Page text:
2.3. Cysteine Uptake

SH-SY5Y cells were plated at 1 million cells per well in six-well tissue culture plates containing 2 mL of 10% FBS supplemented α-MEM for 24 h, and then media were replaced with 1% FBS low serum media for another 24 h prior to use. Confluent cells were pretreated with NRG-1 at different concentrations for 1 h. Media were aspirated and cells in each well of the plate were washed with 600 μL of 37°C Hanks buffered salt solution (HBSS). After washing, cells were incubated for 5 min at 37°C with 600 μL of HBSS containing 1 μCi/1 mL [35S]-cysteine, 10 μM unlabeled cysteine and 100 μM dithiothreitol. Radioactive HBSS was removed and cells were washed with ice-cold HBSS for two times. Cells were lysed in 600 μL of dH2O, scraped, collected in 1.5 mL microcentrifuge tubes, and sonicated for 10 s. 50 μL of each sample was aliquoted for Lowry protein assay. 200 μL of sample was added to scintillation vials with 4 mL of scintillation fluid, vortexed, and counted for radioactivity. The calculated cysteine uptake was normalized against protein content. This protocol is based on the method developed by Chen and Swanson [19].

2.4. Thiol and Thioether Quantification

Thiol and thioether metabolites were measured using HPLC with electrochemical detection. SH-SY5Y cells in 10 cm2 tissue culture dishes were pretreated as indicated for individual experiments. After treatment, media were removed and cells were washed 2X with 5 mL of ice-cold HBSS, after which HBSS was aspirated and 600 μL of ice-cold dH2O was added. Cells were scraped from the culture dish, suspended in dH2O, collected in a 1.5 mL microcentrifuge tube, and sonicated for 15 s on ice. 100 μL of cell lysate was aliquoted for Lowry protein assay. 200 μL of the remaining lysate was mixed with 50 μL 0.4 N perchloric acid, gently blown with nitrogen gas, and centrifuged at 13,000 RPM for 60 min at 4°C. 100 μL of supernatant was added to a conical microautosampler vial, capped, and kept at 4°C in the autosampler cooling tray. 10 μL of each sample was injected into the HPLC system and measured by electrochemical detection. HPLC columns and running conditions were the same as those previously described [13].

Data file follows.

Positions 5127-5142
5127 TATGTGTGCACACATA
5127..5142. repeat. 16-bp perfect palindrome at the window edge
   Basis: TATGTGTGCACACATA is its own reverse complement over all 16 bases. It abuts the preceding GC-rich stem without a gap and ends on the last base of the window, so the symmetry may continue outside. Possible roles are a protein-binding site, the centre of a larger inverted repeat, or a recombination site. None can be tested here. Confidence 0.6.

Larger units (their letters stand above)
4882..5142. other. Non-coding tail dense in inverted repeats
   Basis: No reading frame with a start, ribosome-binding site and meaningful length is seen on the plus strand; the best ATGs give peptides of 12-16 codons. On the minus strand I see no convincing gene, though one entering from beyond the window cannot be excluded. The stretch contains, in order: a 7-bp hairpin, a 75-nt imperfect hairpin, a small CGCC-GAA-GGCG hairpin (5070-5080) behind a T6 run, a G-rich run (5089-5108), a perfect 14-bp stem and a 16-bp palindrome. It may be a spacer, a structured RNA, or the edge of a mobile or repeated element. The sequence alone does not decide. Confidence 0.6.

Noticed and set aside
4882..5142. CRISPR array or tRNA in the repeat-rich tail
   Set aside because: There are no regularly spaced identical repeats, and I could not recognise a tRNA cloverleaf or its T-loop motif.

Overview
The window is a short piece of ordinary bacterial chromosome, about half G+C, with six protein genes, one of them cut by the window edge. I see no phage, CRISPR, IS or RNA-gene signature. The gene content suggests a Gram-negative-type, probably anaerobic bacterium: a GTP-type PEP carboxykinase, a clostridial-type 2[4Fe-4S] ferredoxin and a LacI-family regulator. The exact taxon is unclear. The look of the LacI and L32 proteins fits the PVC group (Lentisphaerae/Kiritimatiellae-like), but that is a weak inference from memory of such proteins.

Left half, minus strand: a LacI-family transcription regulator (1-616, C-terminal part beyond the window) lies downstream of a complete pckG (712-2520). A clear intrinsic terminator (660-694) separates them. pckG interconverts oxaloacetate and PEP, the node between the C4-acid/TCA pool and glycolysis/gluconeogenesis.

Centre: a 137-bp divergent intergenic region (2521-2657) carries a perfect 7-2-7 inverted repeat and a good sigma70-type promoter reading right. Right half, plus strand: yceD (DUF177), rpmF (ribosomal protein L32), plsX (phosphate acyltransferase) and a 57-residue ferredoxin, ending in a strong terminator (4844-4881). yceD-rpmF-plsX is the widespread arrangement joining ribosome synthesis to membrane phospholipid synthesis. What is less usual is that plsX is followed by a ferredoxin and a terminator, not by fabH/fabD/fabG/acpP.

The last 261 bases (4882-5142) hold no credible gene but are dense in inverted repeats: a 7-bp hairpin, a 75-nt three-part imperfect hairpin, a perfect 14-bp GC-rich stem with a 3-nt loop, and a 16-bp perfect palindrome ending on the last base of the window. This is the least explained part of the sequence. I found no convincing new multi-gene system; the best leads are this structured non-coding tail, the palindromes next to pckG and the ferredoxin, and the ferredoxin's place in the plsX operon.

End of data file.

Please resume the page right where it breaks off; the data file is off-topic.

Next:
2.5. qRT-PCR Analysis